For schools it is a really cost-effective way to provide support for students across all key stages, allowing children to take part in real lessons, keeping children in the school ecosystem of friends and teachers and helping to prevent social isolation.

The council manages the distribution to schools through the county library service, which delivers to all locations in the county on its rounds. Billing is done through existing invoicing systems for council-supplied services. The cost includes support, training and additional insurance against theft or damage.

Preston School

Innovate and forward thinking, Preston School is a secondary school of around 950 students in Yeovil, Somerset. Their values are underpinned by their belief that all students must have the opportunity to learn. AV1 is therefore the perfect tool to achieve their mission and give every pupil access to their education.

We had a pupil about to undergo 9 months of intensive treatment due to a brain tumour. We saw AV1 and thought it could be a great solution to allow our pupil to stay in contact with his friends and access his learning. To introduce AV1 to the school we held a staff meeting for those who would have AV1 in their class, which allowed them to try it themselves and ask questions.

Parents were also invited in to try AV1 which they greatly appreciated. We held an introductory lesson to classmates so they could familiarise themselves with AV1, and from this, two of the users’ friends were appointed ‘AV1 buddies’, responsible for transporting it from class to class.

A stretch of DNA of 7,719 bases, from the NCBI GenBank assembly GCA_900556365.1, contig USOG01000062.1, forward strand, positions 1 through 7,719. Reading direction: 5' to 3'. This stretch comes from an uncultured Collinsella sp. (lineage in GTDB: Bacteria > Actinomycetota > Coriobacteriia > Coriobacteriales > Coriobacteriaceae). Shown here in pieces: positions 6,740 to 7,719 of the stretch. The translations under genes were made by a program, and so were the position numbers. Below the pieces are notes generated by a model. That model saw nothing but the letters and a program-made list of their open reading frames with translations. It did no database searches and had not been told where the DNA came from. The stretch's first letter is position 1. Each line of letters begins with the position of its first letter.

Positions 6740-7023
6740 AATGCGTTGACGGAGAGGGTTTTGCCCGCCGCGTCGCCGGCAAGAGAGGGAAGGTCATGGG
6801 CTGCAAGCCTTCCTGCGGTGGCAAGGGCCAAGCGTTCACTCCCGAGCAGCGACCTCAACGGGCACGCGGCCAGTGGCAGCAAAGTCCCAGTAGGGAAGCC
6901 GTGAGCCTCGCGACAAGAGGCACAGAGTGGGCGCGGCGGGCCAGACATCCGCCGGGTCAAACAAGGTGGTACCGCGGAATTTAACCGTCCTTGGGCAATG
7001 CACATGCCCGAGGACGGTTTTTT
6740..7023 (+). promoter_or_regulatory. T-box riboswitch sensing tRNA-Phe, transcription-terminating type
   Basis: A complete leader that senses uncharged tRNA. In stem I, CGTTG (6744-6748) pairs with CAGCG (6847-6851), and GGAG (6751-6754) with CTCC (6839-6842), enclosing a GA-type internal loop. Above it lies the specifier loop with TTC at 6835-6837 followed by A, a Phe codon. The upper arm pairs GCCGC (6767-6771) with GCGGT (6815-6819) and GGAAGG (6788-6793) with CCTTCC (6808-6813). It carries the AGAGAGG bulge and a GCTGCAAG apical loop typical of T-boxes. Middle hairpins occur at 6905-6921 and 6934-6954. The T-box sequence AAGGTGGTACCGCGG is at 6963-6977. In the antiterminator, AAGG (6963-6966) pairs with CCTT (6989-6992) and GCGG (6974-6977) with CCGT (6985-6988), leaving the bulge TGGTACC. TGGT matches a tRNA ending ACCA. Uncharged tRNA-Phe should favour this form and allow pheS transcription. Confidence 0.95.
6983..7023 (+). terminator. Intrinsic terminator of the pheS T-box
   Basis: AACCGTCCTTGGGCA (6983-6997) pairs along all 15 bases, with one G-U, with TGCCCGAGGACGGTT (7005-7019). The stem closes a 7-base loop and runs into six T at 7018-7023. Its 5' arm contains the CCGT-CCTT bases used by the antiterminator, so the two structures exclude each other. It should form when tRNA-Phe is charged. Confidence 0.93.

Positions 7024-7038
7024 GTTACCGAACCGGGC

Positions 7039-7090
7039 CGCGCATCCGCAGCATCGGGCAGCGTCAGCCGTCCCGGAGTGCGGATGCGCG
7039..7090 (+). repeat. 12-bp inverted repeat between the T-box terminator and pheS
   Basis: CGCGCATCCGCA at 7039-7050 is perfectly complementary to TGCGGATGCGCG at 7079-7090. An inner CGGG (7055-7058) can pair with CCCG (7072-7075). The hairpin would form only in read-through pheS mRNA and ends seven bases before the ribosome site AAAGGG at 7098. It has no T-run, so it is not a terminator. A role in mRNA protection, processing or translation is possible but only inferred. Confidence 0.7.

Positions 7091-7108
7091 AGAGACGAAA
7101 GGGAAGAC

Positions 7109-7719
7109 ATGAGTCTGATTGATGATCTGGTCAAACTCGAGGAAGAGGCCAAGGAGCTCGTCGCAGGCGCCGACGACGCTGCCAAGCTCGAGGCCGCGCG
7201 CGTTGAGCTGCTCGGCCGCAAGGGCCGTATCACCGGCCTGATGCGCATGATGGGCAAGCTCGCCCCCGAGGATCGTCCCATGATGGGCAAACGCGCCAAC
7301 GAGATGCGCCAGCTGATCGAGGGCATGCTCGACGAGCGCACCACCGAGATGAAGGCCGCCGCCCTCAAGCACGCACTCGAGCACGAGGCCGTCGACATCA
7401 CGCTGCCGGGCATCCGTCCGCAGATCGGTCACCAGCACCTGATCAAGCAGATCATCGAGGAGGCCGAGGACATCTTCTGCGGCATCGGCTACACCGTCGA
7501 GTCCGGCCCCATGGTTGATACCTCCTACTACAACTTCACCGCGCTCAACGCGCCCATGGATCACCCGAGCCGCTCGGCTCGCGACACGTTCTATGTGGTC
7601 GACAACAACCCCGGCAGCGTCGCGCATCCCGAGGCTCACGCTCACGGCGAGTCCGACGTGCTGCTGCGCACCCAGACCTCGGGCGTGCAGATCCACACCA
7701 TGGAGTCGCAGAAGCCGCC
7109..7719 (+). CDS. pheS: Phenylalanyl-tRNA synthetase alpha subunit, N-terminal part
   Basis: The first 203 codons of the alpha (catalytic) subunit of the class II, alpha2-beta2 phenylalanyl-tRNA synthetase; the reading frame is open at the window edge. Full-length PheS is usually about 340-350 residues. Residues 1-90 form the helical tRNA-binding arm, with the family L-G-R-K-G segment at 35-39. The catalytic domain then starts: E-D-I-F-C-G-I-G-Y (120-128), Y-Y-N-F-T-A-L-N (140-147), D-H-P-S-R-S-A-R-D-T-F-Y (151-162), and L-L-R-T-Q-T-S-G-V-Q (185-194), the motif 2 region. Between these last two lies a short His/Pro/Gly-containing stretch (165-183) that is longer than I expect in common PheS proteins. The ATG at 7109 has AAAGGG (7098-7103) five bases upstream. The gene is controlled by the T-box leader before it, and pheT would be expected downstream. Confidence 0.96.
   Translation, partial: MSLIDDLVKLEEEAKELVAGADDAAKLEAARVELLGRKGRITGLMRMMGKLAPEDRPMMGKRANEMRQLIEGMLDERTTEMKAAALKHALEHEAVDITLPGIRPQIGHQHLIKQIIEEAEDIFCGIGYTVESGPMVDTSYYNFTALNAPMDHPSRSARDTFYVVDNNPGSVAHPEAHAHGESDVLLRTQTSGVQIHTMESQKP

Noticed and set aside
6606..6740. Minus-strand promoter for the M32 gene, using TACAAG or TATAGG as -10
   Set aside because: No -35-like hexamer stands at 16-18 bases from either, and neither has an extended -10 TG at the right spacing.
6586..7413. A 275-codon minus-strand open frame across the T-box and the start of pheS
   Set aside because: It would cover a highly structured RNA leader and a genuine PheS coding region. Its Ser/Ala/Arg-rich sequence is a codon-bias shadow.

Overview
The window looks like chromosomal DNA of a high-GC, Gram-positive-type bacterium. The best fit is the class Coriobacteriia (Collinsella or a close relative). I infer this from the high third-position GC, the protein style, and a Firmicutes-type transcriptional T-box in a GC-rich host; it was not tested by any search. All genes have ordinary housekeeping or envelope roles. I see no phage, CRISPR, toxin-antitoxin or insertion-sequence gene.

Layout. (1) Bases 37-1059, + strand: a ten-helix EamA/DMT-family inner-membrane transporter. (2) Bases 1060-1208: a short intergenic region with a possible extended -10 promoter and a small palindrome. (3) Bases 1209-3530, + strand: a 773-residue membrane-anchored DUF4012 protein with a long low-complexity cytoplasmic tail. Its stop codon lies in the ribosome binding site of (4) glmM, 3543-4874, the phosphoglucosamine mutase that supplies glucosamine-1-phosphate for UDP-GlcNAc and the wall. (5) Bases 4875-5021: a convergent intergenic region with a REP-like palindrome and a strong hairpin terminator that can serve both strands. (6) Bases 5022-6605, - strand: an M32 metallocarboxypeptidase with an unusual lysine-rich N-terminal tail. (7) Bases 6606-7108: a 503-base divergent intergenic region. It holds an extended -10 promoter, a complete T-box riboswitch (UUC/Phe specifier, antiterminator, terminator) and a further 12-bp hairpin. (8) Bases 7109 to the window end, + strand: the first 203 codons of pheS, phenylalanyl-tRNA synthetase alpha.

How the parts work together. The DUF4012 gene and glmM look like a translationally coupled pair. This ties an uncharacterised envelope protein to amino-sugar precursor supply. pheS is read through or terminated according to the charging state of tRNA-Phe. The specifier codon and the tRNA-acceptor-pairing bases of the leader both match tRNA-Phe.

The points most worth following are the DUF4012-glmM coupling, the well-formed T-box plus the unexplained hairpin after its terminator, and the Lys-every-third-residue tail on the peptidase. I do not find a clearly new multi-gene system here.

Gregg Morrison, Headteacher at Preston School


Preston School is one of several schools using AV1 in Somerset, and are part of a fantastic collaboration of schools called the ‘South Somerset 14-19 Partnership’ that share their experiences of using AV1 and recommendations for best practise. AV1 has had such a positive impact in the area, the Local Authority are looking to purchase more units, alongside primary and secondary schools, PRUs and Colleges, to provide to establishments when a child is in need.

Gregg points to the success of the careful introduction and implementation of AV1 saying that “Everyone embraced the opportunity it gave to the student, There were no concerns. Our user had missed so much learning prior to using the AV1. It greatly improved his attendance levels as we marked him present when he was connected to AV1.”

The aim is not for AV1 to replace teachers, or for the student to reply upon it but rather to bridge the gap when a student can’t attend school and to allow the return to school to be as smooth as possible. At Preston School, AV1 achieved this. Gregg adds “The flexibility is key, and it made for an easier transition back to school as we could gradually phase out the use of AV1 as he was able to attend more. It has allowed a very sick child to keep in touch with their friends and access learning, and we wholeheartedly recommend it.”